|Local biodiversity and multi-habitat use in empidoid flies (Insecta: Diptera, Empidoidea)|Delettre, Y.R.; Morvan, N.; Tréhen, P.; Grootaert, P. (1998). Local biodiversity and multi-habitat use in empidoid flies (Insecta: Diptera, Empidoidea). Biodivers. Conserv. 7(1): 9-25. dx.doi.org/10.1023/A:1008851511301
In: Biodiversity and Conservation. Kluwer Academic Publishers/Springer: London. ISSN 0960-3115; e-ISSN 1572-9710, meer
Diptera [WoRMS]; Empididae Linnaeus, 1758 [WoRMS]
Habitat use; dispersal; spatial heterogeneity; key resource
|Auteurs|| || Top |
- Delettre, Y.R.
- Morvan, N.
- Tréhen, P.
- Grootaert, P.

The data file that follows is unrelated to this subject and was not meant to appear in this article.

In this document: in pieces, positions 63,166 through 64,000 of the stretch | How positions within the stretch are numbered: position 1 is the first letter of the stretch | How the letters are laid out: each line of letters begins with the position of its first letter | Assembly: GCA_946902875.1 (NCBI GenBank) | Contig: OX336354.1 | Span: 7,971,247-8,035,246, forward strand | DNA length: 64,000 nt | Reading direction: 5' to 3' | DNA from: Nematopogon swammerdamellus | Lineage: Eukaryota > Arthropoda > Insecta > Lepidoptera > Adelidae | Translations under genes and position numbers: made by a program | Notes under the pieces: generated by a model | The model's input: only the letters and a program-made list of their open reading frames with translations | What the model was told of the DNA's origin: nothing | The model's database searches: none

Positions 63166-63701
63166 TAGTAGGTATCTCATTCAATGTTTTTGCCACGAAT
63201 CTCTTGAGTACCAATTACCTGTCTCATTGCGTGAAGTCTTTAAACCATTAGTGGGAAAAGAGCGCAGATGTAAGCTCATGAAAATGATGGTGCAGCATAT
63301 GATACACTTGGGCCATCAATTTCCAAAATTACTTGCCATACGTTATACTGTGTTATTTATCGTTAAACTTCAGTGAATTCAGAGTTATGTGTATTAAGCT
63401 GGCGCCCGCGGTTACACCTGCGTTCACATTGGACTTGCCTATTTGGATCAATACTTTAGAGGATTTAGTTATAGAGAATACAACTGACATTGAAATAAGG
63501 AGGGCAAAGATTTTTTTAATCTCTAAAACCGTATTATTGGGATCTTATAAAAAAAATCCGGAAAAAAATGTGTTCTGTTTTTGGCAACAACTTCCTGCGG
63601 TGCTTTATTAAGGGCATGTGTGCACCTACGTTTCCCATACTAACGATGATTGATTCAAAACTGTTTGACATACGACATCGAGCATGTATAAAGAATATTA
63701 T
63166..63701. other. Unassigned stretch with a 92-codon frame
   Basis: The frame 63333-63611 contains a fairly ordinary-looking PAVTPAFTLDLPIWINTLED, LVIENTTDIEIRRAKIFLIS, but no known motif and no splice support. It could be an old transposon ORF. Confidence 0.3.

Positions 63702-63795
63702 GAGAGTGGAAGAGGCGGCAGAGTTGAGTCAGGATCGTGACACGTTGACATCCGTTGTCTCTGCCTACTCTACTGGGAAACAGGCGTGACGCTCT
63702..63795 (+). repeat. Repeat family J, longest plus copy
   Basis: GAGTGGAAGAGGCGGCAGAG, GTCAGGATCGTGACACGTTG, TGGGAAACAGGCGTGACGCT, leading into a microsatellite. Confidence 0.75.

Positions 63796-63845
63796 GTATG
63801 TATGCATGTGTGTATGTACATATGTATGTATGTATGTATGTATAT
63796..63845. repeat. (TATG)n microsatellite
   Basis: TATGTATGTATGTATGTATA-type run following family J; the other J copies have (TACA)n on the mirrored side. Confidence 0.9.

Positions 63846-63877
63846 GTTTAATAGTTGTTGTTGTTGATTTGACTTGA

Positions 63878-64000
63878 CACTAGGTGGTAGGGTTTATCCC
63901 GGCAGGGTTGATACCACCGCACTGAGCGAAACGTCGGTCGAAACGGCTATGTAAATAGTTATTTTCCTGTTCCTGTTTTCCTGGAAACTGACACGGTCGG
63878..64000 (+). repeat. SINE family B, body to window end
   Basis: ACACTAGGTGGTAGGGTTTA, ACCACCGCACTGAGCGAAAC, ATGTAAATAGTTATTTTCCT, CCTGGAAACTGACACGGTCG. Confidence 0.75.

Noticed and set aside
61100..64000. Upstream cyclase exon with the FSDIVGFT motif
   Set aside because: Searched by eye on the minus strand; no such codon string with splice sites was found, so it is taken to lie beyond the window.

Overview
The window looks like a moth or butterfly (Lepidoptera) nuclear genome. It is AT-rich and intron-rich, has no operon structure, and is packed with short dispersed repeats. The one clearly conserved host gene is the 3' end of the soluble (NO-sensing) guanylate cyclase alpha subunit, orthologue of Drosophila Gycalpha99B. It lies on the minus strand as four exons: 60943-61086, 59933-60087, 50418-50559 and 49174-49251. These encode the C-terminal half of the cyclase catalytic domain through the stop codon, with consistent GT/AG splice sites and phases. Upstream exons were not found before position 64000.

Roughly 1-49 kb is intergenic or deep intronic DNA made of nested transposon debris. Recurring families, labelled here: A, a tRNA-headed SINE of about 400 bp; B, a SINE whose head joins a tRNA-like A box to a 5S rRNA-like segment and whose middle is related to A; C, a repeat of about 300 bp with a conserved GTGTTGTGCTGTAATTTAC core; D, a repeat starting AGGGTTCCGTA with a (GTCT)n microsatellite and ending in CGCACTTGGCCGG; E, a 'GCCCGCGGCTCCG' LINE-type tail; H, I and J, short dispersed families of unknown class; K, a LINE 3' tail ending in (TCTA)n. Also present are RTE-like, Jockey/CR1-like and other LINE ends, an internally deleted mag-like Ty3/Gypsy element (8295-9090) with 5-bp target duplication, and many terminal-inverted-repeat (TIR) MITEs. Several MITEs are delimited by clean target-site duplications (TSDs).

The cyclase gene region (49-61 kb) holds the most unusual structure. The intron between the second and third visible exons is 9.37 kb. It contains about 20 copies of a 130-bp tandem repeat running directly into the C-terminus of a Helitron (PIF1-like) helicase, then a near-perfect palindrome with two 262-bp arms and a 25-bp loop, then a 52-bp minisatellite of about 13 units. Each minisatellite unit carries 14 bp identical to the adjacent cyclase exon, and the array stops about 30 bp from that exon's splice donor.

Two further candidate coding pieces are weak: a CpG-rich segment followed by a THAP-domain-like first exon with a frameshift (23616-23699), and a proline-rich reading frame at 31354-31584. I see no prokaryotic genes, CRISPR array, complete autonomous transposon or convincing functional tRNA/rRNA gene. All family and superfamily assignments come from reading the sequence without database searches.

The empidid fauna of four small adjacent biotopes bordering a pond was investigated for 2 consecutive years in Brittany (France). Adult activity was studied using yellow water traps, whereas suitable larval habitats were determined using emergence traps. While 24 species emerged from the soils, 45 flew above the four sites. The number of species emerging from each site was nearly identical. However, the highest number of individuals emerged from the heathland and numbers rapidly declined towards the pond banks. On the contrary, the greatest aerial activity occurred in the woodlot and near the pond banks. Fourteen times less flying activity was found above the dry heathland. The latter appeared to be a site of larval growth but mating and feeding of the adults took place in the woodlot. Reproduction sites and space used by the adults differed among the dominant species. The species assemblage could not be fully explained within the spatial limits of the four sites. Considering the species''behaviour, it is suggested that immigration of species and individuals from other sites should explain these differences. The study, which is supported by four other research works, emphasizes the role of key resource played by ecotonal zones between aquatic and terrestrial ecosystems in the persistence of species over a larger set of habitats. Considering the complementarity of habitats is essential to explain diversity patterns in species which need different space units to complete their life-cycle.